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Cyber gene network could speed up discoveries
April 3, 2017

Seth Truscott, College of Agricultural, Human & Natural Resource Sciences

PULLMAN, Wash. – A Washington State University team has set out to digitally model how every known gene interacts with every other gene – in plants, animals, insects and people.

Novel gene resists toxic wheat disease that costs billions
November 2, 2016

PULLMAN, Wash. – Scientists at Washington State University and Kansas State University have isolated and cloned a gene that provides resistance to Fusarium head blight, or wheat scab, a crippling disease that caused $7.6 billion in losses in U.S. wheat fields between 1993 and 2001.

Licensing deal will help Genus combat deadly cattle disease
July 27, 2016

srikumaran-s-2010-80PULLMAN, Wash. – A gene editing technology developed at Washington State University is being licensed to Genus plc, a global animal genetics company, to develop cattle that are more resistant to bovine respiratory disease (BRD).

June 23: Gene sequencing tech presented to researchers
June 13, 2016

PULLMAN, Wash. – A free, one-day workshop about genetic sequencing technology and research will be presented by the Genomics Core at Washington State University Spokane on the Pullman campus and via video statewide.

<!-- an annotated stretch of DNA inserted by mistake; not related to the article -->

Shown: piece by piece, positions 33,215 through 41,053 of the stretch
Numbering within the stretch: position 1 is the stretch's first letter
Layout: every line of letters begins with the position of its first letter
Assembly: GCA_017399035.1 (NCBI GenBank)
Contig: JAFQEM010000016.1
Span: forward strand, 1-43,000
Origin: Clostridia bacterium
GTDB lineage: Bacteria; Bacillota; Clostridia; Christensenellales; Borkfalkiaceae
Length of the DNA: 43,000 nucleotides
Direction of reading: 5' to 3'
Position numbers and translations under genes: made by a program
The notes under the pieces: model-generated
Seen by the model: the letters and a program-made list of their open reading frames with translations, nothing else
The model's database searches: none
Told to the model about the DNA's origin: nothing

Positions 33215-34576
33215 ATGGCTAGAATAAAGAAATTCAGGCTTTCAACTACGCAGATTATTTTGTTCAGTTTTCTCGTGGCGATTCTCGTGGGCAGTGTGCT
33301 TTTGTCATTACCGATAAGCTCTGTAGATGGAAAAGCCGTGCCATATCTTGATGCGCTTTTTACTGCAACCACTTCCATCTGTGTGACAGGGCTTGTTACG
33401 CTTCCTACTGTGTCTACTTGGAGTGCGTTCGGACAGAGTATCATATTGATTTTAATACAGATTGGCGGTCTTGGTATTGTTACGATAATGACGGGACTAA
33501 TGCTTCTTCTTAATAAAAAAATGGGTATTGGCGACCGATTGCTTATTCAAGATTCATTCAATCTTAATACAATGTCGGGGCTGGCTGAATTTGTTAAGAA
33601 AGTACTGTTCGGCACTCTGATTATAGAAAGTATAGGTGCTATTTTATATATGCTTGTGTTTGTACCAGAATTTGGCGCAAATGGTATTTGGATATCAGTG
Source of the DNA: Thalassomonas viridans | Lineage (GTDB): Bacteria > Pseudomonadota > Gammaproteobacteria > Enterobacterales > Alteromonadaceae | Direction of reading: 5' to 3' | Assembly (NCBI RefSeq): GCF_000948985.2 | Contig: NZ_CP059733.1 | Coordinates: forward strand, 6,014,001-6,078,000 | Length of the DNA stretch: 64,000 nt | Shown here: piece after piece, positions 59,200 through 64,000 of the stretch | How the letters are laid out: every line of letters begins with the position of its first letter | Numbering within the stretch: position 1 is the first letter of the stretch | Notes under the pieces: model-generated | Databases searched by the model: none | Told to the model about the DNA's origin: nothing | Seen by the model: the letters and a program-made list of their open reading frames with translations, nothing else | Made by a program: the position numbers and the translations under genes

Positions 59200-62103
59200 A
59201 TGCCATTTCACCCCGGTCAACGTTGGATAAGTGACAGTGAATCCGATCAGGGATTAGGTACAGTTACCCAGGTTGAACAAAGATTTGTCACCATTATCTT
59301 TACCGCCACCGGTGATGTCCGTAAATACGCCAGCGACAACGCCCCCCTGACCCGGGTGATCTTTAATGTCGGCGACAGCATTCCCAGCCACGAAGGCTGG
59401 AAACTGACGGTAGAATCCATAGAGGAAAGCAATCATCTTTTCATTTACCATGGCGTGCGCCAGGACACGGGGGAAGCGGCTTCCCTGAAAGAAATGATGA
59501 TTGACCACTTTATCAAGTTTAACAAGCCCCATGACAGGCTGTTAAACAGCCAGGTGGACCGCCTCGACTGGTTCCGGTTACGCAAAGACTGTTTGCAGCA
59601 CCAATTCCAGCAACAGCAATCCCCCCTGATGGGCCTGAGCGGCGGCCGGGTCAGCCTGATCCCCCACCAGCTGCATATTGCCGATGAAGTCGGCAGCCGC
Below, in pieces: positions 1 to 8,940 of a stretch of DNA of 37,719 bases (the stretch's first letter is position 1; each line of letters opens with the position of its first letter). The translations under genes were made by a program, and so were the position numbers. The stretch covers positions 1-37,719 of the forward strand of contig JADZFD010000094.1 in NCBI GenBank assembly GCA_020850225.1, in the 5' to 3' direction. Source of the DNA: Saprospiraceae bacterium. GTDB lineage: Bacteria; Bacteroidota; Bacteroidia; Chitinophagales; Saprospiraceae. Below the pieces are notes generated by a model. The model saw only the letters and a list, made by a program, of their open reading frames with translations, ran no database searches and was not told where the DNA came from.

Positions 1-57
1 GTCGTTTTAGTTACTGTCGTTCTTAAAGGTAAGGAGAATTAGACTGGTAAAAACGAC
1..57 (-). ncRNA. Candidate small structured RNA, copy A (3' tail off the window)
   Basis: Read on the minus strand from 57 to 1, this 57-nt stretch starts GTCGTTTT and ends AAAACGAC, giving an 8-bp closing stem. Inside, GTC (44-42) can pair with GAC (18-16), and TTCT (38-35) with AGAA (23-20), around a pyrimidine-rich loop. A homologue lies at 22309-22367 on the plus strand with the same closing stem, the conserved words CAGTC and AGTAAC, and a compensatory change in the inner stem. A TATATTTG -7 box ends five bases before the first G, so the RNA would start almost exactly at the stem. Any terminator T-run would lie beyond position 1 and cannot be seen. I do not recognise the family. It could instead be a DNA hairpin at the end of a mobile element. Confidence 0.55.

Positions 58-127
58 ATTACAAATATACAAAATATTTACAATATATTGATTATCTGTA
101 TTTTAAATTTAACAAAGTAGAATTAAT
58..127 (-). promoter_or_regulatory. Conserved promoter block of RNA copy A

Wheat gene discovery clears way for non-GMO breeding
September 15, 2014

By Eric Sorensen, WSU science writer

Gill-80PULLMAN, Wash. – Washington State University researchers have found “the most famous wheat gene,” a reproductive traffic cop of sorts that can be used to transfer valuable genes from other plants to wheat.

Feb. 10: Skinner to discuss ‘ancestral ghosts’ in genes
January 21, 2014

By Jared Brickman, Honors College

Skinner-Michael-2012-80PULLMAN, Wash. – Your grandmother has some explaining to do. What she was exposed to during pregnancy could make you more susceptible to disease, and you’re going to pass that on to your grandchildren as well.

Researchers uncover secrets of destructive plant virus
December 19, 2013

By Kate Wilhite, College of Agricultural, Human & Natural Resource Sciences

Pappu,-80PULLMAN, Wash. – A Washington State University professor and a colleague from Australia have deciphered the inner workings of one of the world’s most destructive crop viruses.

Diet/gene breakthrough
February 2, 2007

Photo: John McNamara and Jennifer Sumner in WSU Pullman’s Knott Dairy Center. (Photo by Becky Phillips)In the first study to show that a specific nutrient could alter the expression of genes in the body fat of dairy cattle, John McNamara and Jennifer Sumner have raised the bar for animal production standards while adding to the greater understanding of human health issues.McNamara, professor in the Department of Animal Sciences and (intercollegiate, multidisciplinary) Nutrition Program, and Sumner, his doctoral student and postdoctoral research associate, have demonstrated that chromium in the diet changes the metabolism of body fat in dairy cattle by stimulating the expression of certain genes … » More …